BlinkPay article

Enabling connectivity for less, and in an unapologetically Māori way

This article was published on May 19, 2024, 9:00 AM

Reading time: 3 minutes

Kia hiwa rā! Kia hiwa rā! 

The NZ Hi-Tech Awards finalists have been named, and we are incredibly proud of the trails they are blazing!

What's in this article

    In partnership with Poutama Trust, Callaghan Innovation is proud to once again sponsor the NZ Hi-Tech Kamupene Māori o te Tau – the Māori Company of the Year award. 

    Congratulations to finalists Blink Pay Global, Envico Technologies, and Kry10. All unique in their own way, and all making strides as Māori innovators to help make the world a better place.

    Have you heard of the Māori-owned fintech that has secured API agreements with three of Aotearoa's biggest banks? That has a te reo Māori payment gateway for its users, and that is striving to create and embed a financial services company that's unapologetically Māori? 

    If you have, you’ll have heard of BlinkPay Global. 

    BlinkPay is a Māori-owned and operated fintech that has secured API (Application Programming Interface) agreements with three of the biggest banks in Aotearoa. Its payment gateway offers a safer, faster way for New Zealanders to pay online, without needing to use a credit or debit card. The gateway also pre-populates particulars for all transactions, allowing banks and vendors to match payments to customers. 

    BlinkPay’s chief product officer and co-founder Adrian Smith (Ngāti Hine, Ngāpuhi) says with New Zealand's open banking implementation deadline for the big four banks approaching on 30 May, BlinkPay is ahead of the curve with these agreements, which stand to benefit 85 to 90 per cent of all banked New Zealanders.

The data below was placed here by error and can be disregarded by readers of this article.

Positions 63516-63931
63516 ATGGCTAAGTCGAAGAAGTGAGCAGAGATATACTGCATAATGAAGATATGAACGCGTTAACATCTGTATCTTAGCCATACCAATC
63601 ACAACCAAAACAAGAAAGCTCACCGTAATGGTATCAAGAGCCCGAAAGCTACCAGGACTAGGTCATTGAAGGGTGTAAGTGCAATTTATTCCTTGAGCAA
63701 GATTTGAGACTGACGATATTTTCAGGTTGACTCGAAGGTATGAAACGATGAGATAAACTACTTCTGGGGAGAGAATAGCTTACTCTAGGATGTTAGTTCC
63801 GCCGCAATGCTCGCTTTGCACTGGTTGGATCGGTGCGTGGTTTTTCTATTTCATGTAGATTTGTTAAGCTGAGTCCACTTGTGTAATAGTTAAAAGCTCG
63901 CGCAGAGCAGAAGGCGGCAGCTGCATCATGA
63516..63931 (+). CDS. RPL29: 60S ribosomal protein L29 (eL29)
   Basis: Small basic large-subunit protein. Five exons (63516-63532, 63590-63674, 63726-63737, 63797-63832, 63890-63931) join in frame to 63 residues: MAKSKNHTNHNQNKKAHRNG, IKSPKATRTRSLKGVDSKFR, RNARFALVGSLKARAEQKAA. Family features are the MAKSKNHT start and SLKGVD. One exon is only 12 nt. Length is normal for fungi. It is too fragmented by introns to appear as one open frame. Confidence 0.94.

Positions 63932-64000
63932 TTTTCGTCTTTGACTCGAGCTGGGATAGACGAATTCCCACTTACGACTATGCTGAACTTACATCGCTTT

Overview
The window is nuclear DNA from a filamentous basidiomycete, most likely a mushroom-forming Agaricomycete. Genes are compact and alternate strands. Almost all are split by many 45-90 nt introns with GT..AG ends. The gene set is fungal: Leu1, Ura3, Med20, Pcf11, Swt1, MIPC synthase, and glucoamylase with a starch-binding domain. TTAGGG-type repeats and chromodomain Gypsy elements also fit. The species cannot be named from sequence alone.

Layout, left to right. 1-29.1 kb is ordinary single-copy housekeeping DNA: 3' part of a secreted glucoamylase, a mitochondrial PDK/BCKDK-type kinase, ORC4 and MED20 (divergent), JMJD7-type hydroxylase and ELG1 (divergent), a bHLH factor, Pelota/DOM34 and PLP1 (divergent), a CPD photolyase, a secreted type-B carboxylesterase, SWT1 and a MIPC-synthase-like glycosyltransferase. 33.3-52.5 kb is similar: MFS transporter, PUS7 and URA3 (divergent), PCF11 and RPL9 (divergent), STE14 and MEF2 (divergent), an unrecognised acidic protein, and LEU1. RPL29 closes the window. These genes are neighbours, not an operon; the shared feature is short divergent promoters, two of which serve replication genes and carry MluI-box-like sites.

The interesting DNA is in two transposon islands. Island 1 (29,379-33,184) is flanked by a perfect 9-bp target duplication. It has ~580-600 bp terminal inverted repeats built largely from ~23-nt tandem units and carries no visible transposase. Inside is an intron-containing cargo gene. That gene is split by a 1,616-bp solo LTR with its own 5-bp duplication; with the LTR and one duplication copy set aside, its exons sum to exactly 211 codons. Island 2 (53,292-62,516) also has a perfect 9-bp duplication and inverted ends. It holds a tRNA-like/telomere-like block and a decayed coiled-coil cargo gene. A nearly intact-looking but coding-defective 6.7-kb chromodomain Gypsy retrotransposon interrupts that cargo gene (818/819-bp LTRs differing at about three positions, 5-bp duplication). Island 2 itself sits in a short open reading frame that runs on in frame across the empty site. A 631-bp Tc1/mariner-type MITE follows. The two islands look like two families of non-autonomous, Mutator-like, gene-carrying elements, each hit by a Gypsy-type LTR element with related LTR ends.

We enable secure connectivity, at a fraction of the cost,

    says Smith.

    It was a conversation with his late BlinkPay co-founder Daniel Karehana a few years ago that started Smith on a journey to improve financial pathways and banking for all New Zealanders, and particularly Māori, that he remains passionate about.  

    BlinkPay’s payment gateway offers a te reo Māori option for all users, which is activated automatically if a user has te reo Māori selected as their preferred language on desktop or mobile. 

    Eventually, BlinkPay plans to build a new style of lending using modern APIs that leverage iwi, hapū and relationships within whānau Māori (Māori extended families), to offer loans that enable Māori to lean on their connections to secure the necessary capital.

    “It would give our people a chance to start creating wealth and closing the inequality gap,” says Smith.  

    “We are in year three of our seven-year plan, so we still have a bit of time to go, but we're on the way. The goal is to create and embed a financial services company that's unapologetically Māori.”  

    Having spent 14 years working in banks overseas, Smith has a first-hand understanding of the staying power of good ideas.  

    "One of the most popular instruments to pay with across the motu (country) today is a credit card and it was invented in 1966,” says Smith.  

    “Our whakaaro (thought) is if we can build a financial service or capability or instrument embedded in the system, it's going to stick around.” 

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